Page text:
Modern patio roses bloom for many months, and offer those with limited space the chance to enjoy their color and fragrance. Not all roses thrive in cramped conditions, so look out for plants labeled “patio” or “miniature,” and place your containers in a sunny position for the best blooms.
When to plant: Autumn or early spring.
At their best: Early to midsummer.
Time to complete: 30 minutes.
You will need: Large container – at least 18 in (45 cm) deep, broken clay pot pieces, gravel, soil-based potting mix, well-rotted manure, slow-release fertilizer, Mycorrhizal fungi – such as Rootgrow, patio rose, such as Rosa ‘Regensberg’, Bedding plants – such as Sutera cordata (syn. Bacopa).
Prepare the container
Plant your pot in situ, since it will be heavy and difficult to move once planted. Place a layer of broken pots or plastic pieces at the bottom of the container. Add a layer of gravel to aid drainage, and then some potting mix with well-rotted manure (one part manure to ten parts soil).
Check planting depth
Place the rose, in its pot, on the soil and check that the graft union (swelling at base of stems) will be below the soil after planting. Remove or add soil to adjust the planting level, and mix in slow-release fertilizer and mycorrhizal fungi. Then remove the rose from its container and set it in the pot.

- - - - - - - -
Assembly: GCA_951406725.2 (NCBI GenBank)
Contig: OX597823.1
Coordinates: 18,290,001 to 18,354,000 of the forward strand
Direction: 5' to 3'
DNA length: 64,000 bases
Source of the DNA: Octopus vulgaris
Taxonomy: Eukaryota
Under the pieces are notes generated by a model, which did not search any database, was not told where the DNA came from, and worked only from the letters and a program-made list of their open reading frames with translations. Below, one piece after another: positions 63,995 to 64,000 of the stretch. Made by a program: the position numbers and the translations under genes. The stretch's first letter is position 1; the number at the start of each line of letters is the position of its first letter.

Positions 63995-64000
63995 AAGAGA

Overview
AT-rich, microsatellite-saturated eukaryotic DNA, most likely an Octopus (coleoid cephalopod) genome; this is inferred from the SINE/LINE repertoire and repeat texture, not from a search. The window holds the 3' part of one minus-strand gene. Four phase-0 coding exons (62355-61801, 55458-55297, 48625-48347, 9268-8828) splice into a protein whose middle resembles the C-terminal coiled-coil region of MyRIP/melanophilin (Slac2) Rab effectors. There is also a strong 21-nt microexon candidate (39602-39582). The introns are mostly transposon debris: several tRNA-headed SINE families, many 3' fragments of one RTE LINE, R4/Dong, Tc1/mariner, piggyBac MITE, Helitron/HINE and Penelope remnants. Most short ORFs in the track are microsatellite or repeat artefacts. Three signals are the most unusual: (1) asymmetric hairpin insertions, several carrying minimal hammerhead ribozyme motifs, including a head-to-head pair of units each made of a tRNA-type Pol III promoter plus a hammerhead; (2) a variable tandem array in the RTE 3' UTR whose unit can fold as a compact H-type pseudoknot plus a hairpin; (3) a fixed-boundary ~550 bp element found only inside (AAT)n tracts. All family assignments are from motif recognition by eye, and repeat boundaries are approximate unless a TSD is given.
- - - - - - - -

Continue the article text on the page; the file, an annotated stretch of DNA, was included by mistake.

Plant up annuals
Fill around the root ball with the soil and manure mixture. Wearing gloves, firm it in gently with your hands. Leave a gap of 2 in (5 cm) between the soil and the rim of the pot to allow space for watering. For added summer color, after the frosts in late spring, plant trailing bedding plants, such as Sutera, around the edge.
Water the plants well after planting; you may have to add a little more soil after watering if it exposes the roots. A mulch of well-rotted manure over the top of the soil will help retain moisture. Keep the container moist during the growing season, and stand it on “feet” during winter to make sure excess water drains away easily.
In spring, remove the top layer of soil and add some fresh soil mixed with a granular rose fertilizer, applying it according to the manufacturers’ instructions. You may need to top up with a liquid feed in the summer, but avoid doing so in late summer because this will encourage soft growth that is vulnerable to frost.